The ocean bottom is one of the
world’s most important yet enigmatic ecosystems, covered in a thick sludge rich with bacteria that consume and recycle dead algae and animal feces. Somehow those bacteria get the essential oxygen they need to digest, even though very little of it should be able to penetrate the muck.
Last February, Danish biologist Lars Peter Nielsen stumbled on a possible explanation after his team at the University of Aarhus noticed activity in beakers of sludge set up for an experiment that had ended weeks earlier. The researchers measured falling oxygen levels at the surface of the sediment coupled with a disappearance of hydrogen sulfide (a food source to bacteria) a few centimeters below. “The oxygen and hydrogen sulfide were apparently interacting very closely and rapidly,” Nielsen says—even though microbial chemical interactions should not be able to traverse such a distance.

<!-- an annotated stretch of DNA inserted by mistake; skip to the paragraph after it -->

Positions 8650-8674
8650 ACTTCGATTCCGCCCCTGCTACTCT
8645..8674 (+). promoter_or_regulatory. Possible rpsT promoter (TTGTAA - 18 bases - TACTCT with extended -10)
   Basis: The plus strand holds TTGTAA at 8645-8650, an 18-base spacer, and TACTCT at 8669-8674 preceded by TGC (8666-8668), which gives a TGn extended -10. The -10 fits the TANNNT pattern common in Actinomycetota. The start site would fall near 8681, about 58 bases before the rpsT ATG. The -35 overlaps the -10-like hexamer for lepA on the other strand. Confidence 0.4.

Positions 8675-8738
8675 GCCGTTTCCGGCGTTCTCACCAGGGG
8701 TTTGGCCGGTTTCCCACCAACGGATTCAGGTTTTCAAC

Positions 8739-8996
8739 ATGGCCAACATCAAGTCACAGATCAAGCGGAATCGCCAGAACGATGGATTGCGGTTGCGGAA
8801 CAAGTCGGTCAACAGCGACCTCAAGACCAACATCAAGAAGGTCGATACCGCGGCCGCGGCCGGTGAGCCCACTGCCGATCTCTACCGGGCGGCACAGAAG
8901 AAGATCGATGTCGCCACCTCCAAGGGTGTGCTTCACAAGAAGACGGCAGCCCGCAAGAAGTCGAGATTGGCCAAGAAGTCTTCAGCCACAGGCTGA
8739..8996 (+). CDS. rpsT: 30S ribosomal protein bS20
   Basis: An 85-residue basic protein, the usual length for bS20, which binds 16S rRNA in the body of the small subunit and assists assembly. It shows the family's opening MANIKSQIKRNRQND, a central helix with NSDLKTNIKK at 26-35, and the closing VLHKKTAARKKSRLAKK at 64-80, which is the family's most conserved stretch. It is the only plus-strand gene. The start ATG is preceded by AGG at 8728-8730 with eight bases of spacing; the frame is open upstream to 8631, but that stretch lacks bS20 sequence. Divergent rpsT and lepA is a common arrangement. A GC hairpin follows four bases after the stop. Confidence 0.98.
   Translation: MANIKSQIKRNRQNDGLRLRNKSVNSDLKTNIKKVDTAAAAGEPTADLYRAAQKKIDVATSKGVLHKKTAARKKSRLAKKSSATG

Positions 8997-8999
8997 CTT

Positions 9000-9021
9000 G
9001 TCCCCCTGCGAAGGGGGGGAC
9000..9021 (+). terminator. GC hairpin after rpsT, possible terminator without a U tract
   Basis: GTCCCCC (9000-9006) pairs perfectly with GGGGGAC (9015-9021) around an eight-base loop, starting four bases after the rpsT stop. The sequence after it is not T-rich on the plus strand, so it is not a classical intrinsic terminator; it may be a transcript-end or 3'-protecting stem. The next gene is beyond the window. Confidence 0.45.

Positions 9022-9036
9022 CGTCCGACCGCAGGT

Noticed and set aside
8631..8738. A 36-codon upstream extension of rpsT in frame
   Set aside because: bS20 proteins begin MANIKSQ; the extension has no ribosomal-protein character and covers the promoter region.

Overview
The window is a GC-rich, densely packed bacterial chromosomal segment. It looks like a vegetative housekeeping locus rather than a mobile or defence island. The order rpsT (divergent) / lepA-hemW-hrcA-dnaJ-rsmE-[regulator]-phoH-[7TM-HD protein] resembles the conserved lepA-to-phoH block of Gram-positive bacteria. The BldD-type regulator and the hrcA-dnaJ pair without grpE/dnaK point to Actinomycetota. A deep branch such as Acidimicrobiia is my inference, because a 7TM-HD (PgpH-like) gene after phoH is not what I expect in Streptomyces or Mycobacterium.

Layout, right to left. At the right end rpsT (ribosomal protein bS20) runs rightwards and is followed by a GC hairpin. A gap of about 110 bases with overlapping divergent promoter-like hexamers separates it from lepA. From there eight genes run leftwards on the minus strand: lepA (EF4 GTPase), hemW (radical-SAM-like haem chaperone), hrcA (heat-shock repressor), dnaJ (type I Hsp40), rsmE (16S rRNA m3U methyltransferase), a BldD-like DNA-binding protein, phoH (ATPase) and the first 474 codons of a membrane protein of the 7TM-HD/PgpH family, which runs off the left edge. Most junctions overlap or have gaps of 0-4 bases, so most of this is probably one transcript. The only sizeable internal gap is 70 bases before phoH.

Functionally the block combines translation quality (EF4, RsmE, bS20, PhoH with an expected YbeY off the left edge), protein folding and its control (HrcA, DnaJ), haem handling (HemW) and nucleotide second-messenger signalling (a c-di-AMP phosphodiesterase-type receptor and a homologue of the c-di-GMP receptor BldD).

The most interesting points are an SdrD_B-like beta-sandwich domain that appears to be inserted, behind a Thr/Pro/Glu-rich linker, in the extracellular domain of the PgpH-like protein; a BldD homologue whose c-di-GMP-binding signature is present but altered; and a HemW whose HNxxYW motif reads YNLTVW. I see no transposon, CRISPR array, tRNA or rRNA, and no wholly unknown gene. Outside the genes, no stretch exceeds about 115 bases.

Nielsen believes the secret is a bacterial pulley system of sorts: Oxygen-processing bacteria at the top connect to digestive microbes below via long protein threads that transport electrons. “A bacterium may not rely only on its microenvironment and neighboring cells,” he says. “It may engage in a network with other bacteria living far away to share resources.”